He’s really quite a sweet horse. You never feel it’s really mean spirited. It’s always just playful. When you’re patting him, he’s like a dog. He likes his ears scratched; he’ll fall asleep if you scratch [them].
You graduated in 2017 from Vanderbilt University, right? How did you balance school and riding while you were there in Tennessee?
It was difficult to balance school and riding for sure. For the first half of my school career we trained with John Roche, which was great; he kept my horses in great form. And the second half of my four years we were with Jeroen [Dubbeldam], and he did the same. At that point I’d been balancing my school and my riding since I was in fifth grade. I knew at that time—and didn’t try to fight it—that I should take a backseat approach to the riding and allow the professional trainers to set up my horses for me, which they did a great job of.
And after college I was focused on doing the whole package, professionally, just like I had planned. Now I’m starting to see the results of getting focused full time on riding. But I definitely think that my college time was a great period of my life, and I don’t regret doing it at all or feel like I wasted my time doing it. I got to meet so many people outside of this world, and I learned a lot that I do use in this [business] because I’m an English major.
To be able to write well and speak well and be eloquent is also great in this sport, so the stuff I learned [has helped me]. Also, culturally, I got to meet a bunch of people and expand my horizons a bit. It was a great period for me.
Tell me about your professional situation right now. Your family has a farm next to Jeroen Dubbeldam’s in the Netherlands, right?
We got a stable in Holland last year, and our vision for our business, which is coming into fruition now, is to be in the top of the sport but always have a good string of horses that we get to develop ourselves. The biggest advantage of having that European stable, aside from being with Jeroen, is to have our young horses there and being able to develop them at a lower cost. We also get to go to more places in Europe and to have a nice base there in the summertime when we’re competing.
For my brother and me, that Holland property is where we consider we do our main business in the sport—[that’s] our project and our property, whereas we still have a stable and house in Wellington, and that’s where my parents live. We bring the experienced horses [to Wellington] in the winter and show them here, only a few. I only have four, and Lucas has two. We leave the developing horses in Europe, and that will be our model going forward. As far as training with Jeroen, he’s also a part of that vision. We made this plan together, and we own young horses together now. Our properties are literally adjoining, so it’s molding into one big operation.
Does your family still have the farm in Texas?
We grew up there, but once we moved here to Wellington, when I started school as a freshman, we sold the property in Texas. I love Texas, and I’m sure I’ll find myself [there again]—maybe when I’m really old and retired—because I thought that was a great place to grow up.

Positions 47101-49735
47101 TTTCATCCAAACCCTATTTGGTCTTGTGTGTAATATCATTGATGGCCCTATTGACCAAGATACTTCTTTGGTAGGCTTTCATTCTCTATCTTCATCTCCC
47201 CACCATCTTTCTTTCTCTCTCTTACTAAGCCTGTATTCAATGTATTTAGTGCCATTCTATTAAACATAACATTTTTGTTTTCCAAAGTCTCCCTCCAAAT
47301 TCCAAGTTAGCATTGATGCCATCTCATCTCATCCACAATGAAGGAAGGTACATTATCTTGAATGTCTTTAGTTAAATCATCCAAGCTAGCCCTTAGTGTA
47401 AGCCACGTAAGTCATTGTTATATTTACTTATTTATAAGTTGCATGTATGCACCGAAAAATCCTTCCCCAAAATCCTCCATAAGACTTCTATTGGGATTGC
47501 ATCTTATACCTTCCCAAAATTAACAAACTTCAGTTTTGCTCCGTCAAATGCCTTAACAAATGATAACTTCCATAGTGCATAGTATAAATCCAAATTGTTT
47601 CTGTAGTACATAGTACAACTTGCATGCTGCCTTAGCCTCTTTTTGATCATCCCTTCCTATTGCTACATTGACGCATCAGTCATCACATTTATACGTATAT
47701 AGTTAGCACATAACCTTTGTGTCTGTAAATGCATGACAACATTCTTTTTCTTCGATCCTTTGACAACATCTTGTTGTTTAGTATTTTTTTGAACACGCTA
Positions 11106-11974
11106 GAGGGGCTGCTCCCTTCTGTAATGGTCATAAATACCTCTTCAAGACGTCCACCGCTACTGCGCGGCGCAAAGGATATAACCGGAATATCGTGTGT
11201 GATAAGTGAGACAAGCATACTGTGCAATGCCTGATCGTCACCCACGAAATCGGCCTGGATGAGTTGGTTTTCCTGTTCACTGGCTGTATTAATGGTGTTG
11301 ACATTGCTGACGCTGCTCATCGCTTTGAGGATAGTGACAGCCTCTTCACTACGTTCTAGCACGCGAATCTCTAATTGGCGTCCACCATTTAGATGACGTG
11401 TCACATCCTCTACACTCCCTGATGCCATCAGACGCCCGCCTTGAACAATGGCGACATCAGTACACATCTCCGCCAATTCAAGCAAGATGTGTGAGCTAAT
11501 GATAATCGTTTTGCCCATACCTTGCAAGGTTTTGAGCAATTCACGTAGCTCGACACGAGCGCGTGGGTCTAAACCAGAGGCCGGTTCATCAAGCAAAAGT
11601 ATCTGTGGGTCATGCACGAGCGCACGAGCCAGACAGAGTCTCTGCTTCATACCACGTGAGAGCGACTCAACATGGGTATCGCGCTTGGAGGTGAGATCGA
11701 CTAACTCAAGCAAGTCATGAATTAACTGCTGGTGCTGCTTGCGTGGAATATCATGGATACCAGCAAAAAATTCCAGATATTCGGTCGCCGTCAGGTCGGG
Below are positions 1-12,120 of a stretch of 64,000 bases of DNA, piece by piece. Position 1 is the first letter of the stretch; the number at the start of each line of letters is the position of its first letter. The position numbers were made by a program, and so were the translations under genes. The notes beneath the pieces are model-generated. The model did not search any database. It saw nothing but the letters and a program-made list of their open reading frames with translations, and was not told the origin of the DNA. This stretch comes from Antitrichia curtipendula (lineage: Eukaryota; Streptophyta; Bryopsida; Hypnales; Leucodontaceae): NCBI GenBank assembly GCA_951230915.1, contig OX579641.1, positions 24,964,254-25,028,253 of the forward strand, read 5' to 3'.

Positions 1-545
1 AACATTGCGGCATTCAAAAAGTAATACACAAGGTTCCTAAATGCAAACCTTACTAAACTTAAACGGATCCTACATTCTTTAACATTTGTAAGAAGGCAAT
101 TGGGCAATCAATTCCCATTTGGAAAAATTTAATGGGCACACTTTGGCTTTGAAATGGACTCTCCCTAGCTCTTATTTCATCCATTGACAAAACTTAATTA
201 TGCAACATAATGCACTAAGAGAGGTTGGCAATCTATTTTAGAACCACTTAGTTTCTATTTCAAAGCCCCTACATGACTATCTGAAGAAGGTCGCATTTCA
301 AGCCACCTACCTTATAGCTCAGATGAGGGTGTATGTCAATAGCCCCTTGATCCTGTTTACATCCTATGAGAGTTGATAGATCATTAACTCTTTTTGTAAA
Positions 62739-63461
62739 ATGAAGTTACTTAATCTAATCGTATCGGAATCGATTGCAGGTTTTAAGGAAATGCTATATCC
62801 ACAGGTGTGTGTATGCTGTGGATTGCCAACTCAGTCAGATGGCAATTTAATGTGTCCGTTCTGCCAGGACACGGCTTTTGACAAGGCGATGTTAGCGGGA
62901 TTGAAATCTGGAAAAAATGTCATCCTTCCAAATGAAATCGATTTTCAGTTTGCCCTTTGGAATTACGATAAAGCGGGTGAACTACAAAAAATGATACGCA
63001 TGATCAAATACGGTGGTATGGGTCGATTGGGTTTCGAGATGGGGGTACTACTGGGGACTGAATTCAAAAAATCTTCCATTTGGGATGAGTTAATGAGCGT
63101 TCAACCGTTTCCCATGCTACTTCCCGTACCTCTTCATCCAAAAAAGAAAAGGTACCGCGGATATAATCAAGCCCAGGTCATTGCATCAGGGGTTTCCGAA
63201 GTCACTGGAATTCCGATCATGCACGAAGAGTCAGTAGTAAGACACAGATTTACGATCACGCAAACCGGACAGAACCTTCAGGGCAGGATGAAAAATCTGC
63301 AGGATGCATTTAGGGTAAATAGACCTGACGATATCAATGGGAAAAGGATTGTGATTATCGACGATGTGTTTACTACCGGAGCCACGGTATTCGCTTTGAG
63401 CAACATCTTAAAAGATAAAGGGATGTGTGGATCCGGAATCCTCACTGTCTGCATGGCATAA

We went to school in Texas and, as a little kid, we used to go out to a western ranch. Really early on in our lives, we played with western horses, which is where we discovered a love for horses and being around them. I think that all has to do with the culture of Texas, and I hope we never really forget that part of us. [There’s] a little bit of cowboy in both my brother and me.
The horse business is a family affair for you. What’s your role, and what are your responsibilities within that?
We really do think of this family operation—and with Jeroen—as one business. Jeroen is in charge, like the CEO of the company. He helps oversee all the big decisions. And I’m underneath him because I’ve graduated college. I’m also managing our own stable here and focusing on the top sport myself.
My brother is also focusing on the top sport but [also] focusing on college, so he’s not doing any sort of management within the stable. The third element of that is we’re always looking for horses to try to find horses and add to our teams—young ones, or even old ones that have potential. That falls on everyone, [finding] prospects all the time.
What’s your work-life balance like right now? Do you have time for much beyond horses?
I have a lot of other hobbies. I play golf probably once a week, which is nice—a nice way to get away from the horses. And I get to spend a lot of time with my friends here in Wellington. But just like anyone my age who is working hard to establish themselves in the industry that they believe in, I’m working quite hard with the horses, and it’s definitely a full-time job for me right now.
Tell me something most people wouldn’t know about you?
When we were younger, before we got very serious about riding, we skied a lot. I still ski, probably once a year with my parents, but there was a period where I was deciding between taking on riding seriously or pursuing this freestyle ski team in Aspen [Colorado] and getting a little more serious about skiing. I’m a pretty advanced skier, but just for pleasure now.
What are you most excited about in the upcoming months? What are your goals this year?
This year, 2019, is already off to a great start, and I think it’s going to be a really exciting one for my team and my horses and me. I don’t know what I’m going to be able to show this summer in Europe. I’m hoping that I get to go to some great shows that you only get to by earning a spot—like qualifying for the Nations Cup shows. We’ll see.